May 1, 2009 at 12:20 am #106030nurkeParticipant
Having just beeing cleared by my doc after 2 years of severe disease i am to weak to do even the girlie kind push-up and can not hang from the pull-up bar! 😯
And my dream is to do pull-ups and push-ups. And as they say, you get good at what you do, but where do i begin? Any tips would be helpful..May 1, 2009 at 12:48 am #117444scumdoggParticipant
For the pushups why not start with wall pushups? Stand a couple feet back from the wall (make sure your feet won’t slip), place your hands on the wall, let yourself fall slowly towards the wall and then push back. If that’s too easy then you can try an incline push up. Put your feet on the floor and your hands on a sturdy chair or couch instead of on the ground and start pushing up.
As substitution for the pullups you could wrap a towel or rope around a pole or pillar a little lower than shoulder height, grab each end and place your feet at the base of the pole. Then let yourself slowly back until your arms are straight, then pull yourself towards the pole using your lats (picture trying to elbow someone who’s standing behind you to get an idea of the motion). A fringe benefit of using a towel is that you really develop your grip as well, which will really help when you move to pullups. You can adjust the difficulty by how high you wrap the towel around the pole: higher is easier, lower is harder (I did this before graduating to pullups). Once that’s too easy you could do inverted pullups or some other kind of row until you’re strong enough to tackle true pullups.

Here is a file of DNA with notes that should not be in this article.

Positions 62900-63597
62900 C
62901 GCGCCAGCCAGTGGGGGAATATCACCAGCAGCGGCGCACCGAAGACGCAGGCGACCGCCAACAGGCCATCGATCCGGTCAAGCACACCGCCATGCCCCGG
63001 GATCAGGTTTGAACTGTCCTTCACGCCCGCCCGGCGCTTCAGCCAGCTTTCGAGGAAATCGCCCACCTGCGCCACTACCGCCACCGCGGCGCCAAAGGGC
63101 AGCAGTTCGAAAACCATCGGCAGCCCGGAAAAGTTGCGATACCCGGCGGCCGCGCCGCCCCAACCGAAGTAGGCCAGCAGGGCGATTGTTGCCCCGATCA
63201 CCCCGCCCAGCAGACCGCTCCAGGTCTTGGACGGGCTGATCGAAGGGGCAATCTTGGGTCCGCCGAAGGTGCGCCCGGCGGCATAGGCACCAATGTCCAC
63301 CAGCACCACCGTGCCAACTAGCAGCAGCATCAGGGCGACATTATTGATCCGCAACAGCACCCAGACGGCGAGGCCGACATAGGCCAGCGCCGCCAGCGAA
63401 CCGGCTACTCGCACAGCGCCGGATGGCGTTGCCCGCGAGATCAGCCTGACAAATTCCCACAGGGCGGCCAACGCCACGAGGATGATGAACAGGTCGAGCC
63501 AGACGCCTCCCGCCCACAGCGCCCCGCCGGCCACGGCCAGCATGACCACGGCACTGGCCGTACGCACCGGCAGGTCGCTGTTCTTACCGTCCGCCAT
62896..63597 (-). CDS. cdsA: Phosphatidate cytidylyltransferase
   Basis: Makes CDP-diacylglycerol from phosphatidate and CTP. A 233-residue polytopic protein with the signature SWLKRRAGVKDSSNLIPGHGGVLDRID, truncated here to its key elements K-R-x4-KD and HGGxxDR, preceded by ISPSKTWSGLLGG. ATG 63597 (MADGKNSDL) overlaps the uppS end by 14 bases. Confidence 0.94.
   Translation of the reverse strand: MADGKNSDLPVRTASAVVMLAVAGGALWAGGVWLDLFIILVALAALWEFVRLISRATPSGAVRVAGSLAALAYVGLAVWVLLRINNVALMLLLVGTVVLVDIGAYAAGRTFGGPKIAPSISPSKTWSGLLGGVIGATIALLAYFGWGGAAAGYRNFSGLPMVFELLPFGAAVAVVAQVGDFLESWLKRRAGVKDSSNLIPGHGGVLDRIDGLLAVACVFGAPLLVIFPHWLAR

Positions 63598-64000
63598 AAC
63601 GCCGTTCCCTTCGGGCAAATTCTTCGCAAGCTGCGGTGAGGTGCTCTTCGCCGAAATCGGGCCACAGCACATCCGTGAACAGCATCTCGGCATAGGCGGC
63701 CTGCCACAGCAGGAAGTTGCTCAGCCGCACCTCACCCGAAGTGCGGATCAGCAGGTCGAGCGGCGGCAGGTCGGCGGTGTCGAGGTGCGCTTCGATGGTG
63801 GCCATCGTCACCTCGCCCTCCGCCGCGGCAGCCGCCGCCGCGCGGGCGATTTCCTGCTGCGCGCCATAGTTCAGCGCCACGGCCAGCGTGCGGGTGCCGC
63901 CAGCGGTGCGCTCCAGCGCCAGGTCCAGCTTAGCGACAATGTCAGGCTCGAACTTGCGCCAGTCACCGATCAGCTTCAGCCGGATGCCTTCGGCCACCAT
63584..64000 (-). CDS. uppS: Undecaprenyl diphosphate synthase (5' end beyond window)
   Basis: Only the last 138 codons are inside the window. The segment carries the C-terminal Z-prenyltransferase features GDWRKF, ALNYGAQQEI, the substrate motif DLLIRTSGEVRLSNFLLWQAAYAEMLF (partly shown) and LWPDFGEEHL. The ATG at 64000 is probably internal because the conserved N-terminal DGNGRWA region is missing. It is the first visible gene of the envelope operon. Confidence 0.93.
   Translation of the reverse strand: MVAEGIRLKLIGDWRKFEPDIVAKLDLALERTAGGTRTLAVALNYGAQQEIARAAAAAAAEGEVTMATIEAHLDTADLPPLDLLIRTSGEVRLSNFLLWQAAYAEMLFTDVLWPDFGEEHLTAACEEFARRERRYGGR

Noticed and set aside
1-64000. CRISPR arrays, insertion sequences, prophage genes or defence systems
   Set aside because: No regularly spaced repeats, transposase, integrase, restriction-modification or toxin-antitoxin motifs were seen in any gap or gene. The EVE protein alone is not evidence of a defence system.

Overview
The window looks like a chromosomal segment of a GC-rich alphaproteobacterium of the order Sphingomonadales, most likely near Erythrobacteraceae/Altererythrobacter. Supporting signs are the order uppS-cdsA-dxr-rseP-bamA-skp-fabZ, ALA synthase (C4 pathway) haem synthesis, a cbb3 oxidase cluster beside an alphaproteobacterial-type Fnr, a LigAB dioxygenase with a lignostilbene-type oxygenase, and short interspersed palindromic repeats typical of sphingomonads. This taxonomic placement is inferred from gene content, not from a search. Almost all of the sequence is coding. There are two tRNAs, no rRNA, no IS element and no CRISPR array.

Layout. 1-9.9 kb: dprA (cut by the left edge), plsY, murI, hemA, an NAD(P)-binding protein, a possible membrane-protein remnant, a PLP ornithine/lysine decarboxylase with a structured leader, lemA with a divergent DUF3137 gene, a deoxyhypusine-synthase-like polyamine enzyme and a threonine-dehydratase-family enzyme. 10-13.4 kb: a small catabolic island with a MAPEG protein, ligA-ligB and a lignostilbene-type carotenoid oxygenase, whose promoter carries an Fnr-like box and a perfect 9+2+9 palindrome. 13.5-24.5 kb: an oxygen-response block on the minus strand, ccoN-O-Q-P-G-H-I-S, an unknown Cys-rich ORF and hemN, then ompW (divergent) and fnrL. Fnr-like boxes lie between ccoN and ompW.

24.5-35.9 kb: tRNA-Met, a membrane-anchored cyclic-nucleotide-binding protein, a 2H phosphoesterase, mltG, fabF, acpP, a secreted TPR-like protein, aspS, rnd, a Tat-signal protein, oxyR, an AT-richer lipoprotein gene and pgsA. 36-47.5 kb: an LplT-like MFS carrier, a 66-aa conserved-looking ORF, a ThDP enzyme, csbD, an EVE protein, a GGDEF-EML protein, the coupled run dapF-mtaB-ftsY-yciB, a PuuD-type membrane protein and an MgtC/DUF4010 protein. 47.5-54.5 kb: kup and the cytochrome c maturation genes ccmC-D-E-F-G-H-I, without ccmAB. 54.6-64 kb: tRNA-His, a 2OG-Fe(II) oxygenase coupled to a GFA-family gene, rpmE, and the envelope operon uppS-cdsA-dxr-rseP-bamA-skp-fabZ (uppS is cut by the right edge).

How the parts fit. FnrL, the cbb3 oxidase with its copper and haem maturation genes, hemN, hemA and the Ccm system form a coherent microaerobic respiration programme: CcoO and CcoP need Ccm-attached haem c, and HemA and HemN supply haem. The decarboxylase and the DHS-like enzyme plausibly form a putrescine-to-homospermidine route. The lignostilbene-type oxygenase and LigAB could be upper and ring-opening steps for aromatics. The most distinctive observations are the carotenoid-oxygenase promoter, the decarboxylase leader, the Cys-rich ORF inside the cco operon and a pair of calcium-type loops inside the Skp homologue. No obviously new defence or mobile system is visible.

Don’t give up, progress will seem slow at first, but once you’ve been at it for a couple weeks you’ll start noticing changes. Let us know how you make out.
Good luck!May 2, 2009 at 7:37 pm #117445nurkeParticipant
Thanks for the input!
will tell how this goes, Is it a reasonable goal to think that by 23rd of june 2010 i can do both normal push-ups and pullups if i am dedicated to my training?May 3, 2009 at 12:46 pm #117446volleyball_manParticipant
Hey – welcome.
What is a more healthy and reasonable goal is that you improve from where you are – and you will. The pull-up can come quickly or take a long time. This depends on how much you put in and where exactly you are beginning.
My advice: don’t attach (too heavily anyway) a time frame for long term goals, but instead note progress after it happens.May 4, 2009 at 12:32 pm #117447scumdoggParticipant
Totally agree with VBM. It’s good to have a long term goals but breaking them up into short term goals prevents you from getting discouraged. If one week you can do 10 rounds of L1 then push for 12 the next time. If you do this every week you can’t help but progress towards your final goal. Also, don’t forget your diet and adequate rest between workouts.
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